Futrell et al v. Davidson
MEMORANDUM OPINION by Senior Judge Thomas B. Russell on 7/27/2012. IT IS HEREBY ORDERED that this case is REMANDED to the Circuit Court of Cumberland County, Kentucky, and this matter is to be STRICKEN from the Court's docket. cc: Counsel, Cumberland Circuit Court (CDF)
UNITED STATES DISTRICT COURT
WESTERN DISTRICT OF KENTUCKY
BOWLING GREEN DIVISION
CASE NO. 1:12-CV-39
GILBERT FUTRELL and
THE ESTATE OF JAMES R. DAVIDSON, deceased,
through its personal representative,
The Defendant moves the Court to dismiss this action pursuant to Federal Rule of Civil
Procedure 12(b)(6). Def.’s Mot. Dismiss, Docket Number (“DN”) 4.
The Plaintiffs have
responded. Pls.’ Resp., DN 6. Briefed by both parties, this matter is now ripe for adjudication.
Because the Court lacks subject-matter jurisdiction the Defendant’s motion to dismiss will not be
addressed. Instead, this case is REMANDED to the Circuit Court of Cumberland County,
As developed at this nascent stage, the relevant facts are as follows. The decedent, James
Davidson (“decedent”), died intestate in Cumberland County, Kentucky on May 15, 2011. The
decedent’s son, Michael Davidson (“Defendant” or “personal representative”), was appointed
administrator of the estate by the Probate Division of the Cumberland County District Court on
June 27, 2011.
On December 21, 2011, the Plaintiffs, Gilbert Futrell and FUOCO, LLC
(“Plaintiffs”) submitted a written proof of claim against the decedent’s estate to the personal
representative.1 The proof of claim alleged that the decedent was liable to the Plaintiffs for an
In accordance with Kentucky law, the Plaintiffs had to submit the written proof of claim in order to preserve it
against the decedent’s estate. See KRS §§ 396.011(1), 396.015(1).
“unliquidated amount of special damages” arising out of a previously commenced state court
case. Proof of Claim, DN 4-1, ¶ 5. The present case is only properly understood in light of the
facts underlying the pending state court action.
At the time of his death certain corporations owned by the decedent had been involved in
a prolonged civil litigation in state court.
The state court granted the Plaintiffs summary
judgment against the decedent’s corporations in late 2003 or early 2004. On May 25, 2005, the
Plaintiffs amended their state court pleadings to include individual capacity claims against the
decedent that were similar to those previously filed against his corporations. The Plaintiffs
brought these claims in an attempt to pierce the corporate veil and collect against the decedent in
his individual capacity. Although summary judgment was granted to the Plaintiffs against the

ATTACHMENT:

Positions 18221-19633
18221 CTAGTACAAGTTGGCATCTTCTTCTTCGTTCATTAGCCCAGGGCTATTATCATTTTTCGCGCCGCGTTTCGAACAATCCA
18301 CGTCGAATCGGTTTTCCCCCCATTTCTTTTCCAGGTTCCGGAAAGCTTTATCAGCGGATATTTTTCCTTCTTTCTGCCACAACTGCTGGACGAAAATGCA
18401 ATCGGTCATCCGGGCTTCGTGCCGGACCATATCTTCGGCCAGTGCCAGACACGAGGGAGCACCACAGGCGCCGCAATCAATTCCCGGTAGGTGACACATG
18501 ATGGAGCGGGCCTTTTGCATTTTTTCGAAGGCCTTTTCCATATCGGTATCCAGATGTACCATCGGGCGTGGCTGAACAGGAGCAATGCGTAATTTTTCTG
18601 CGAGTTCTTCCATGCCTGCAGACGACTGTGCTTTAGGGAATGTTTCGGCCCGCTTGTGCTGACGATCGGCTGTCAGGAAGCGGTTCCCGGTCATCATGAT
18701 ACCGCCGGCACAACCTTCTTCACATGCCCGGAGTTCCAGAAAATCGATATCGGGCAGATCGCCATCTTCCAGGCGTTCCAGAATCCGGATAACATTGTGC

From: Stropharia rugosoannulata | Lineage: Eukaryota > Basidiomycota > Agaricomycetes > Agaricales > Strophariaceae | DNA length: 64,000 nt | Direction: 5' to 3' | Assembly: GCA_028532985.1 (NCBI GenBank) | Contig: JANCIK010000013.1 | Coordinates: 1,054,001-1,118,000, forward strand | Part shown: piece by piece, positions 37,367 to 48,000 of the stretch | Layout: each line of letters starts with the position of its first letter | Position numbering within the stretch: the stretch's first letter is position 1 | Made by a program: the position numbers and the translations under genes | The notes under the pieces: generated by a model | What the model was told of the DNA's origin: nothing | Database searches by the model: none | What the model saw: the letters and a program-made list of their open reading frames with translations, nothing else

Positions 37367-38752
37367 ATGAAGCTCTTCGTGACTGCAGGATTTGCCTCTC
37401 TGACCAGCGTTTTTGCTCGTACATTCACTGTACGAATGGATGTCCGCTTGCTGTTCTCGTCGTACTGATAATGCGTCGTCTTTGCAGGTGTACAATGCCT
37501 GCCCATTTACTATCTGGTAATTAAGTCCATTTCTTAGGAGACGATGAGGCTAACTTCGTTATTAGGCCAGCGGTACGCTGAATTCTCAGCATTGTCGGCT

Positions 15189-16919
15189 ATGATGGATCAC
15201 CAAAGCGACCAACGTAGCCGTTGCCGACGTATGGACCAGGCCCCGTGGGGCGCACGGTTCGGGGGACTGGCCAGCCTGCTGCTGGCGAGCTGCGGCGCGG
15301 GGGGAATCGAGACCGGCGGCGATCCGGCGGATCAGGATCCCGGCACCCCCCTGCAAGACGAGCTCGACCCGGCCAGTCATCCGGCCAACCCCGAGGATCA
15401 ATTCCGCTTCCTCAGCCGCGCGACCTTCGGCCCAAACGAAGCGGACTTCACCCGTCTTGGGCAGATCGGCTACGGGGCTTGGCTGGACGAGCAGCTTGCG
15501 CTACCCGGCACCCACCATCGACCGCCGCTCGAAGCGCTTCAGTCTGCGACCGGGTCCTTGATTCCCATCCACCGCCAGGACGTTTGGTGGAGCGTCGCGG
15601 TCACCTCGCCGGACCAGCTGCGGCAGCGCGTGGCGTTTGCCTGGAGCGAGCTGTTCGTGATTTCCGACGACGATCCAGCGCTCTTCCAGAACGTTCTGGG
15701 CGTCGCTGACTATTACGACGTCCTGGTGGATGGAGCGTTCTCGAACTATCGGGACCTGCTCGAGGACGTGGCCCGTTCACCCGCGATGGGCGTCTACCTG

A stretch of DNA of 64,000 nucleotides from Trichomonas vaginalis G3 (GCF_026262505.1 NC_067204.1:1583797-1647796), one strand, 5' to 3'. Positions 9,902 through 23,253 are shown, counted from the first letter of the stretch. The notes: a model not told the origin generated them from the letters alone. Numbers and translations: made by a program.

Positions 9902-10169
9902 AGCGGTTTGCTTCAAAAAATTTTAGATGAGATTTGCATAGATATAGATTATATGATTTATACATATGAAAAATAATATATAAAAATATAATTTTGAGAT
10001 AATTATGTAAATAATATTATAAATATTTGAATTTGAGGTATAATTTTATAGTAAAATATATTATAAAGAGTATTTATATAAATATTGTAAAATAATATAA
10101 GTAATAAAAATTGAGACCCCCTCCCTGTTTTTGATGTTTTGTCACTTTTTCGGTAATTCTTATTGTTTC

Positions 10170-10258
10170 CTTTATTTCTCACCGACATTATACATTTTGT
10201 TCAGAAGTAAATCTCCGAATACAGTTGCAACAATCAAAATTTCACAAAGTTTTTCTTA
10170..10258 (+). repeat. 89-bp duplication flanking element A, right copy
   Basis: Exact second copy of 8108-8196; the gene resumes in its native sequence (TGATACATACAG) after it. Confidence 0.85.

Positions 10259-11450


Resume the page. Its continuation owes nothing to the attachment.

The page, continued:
corporations, the individual capacity claims asserted against the decedent have not been resolved
or otherwise reduced to a judgment. The individual capacity claims remaining pending in the
underlying state court action.
The written proof of claim submitted against the decedent’s estate by the Plaintiffs
asserted that the decedent was liable to the Plaintiffs for the individual capacity claims pending
in state court. The claim was submitted to the personal representative within sixty days of his
appointment. On December 28, 2011, the personal representative notified the Plaintiffs that their
proof of claim was disallowed. See Notice of Disallowance, DN 1-1, p. 6. That notice also
stated that the “claim is barred unless the claimant commences an action against the personal
representative not later than sixty (60) days after the mailing of this notice.” Id. On February
24, 2012, the Plaintiffs filed a new civil action in Cumberland County Circuit Court against the
personal representative for the amount of the disallowed claim. Thereafter, on March 21, 2012,
the personal representative removed this action to federal court based solely on diversity
jurisdiction found in 28 U.S.C. § 1332. Notice of Removal, DN 1, ¶ 5. The Plaintiffs are
citizens of North Carolina. Id. at ¶ 2. The personal representative and the decedent are citizens
of Kentucky. Id. at ¶ 3.
A case “otherwise removable solely on the basis of [diversity jurisdiction found in 28
U.S.C § 1332(a)] may not be removed if any of the parties in interest properly joined and served
as defendants is a citizen of the State in which such action is brought.” 28 U.S.C. § 1441(b)(2).
This is commonly known as the “forum defendant rule” and can be stated in simpler terms: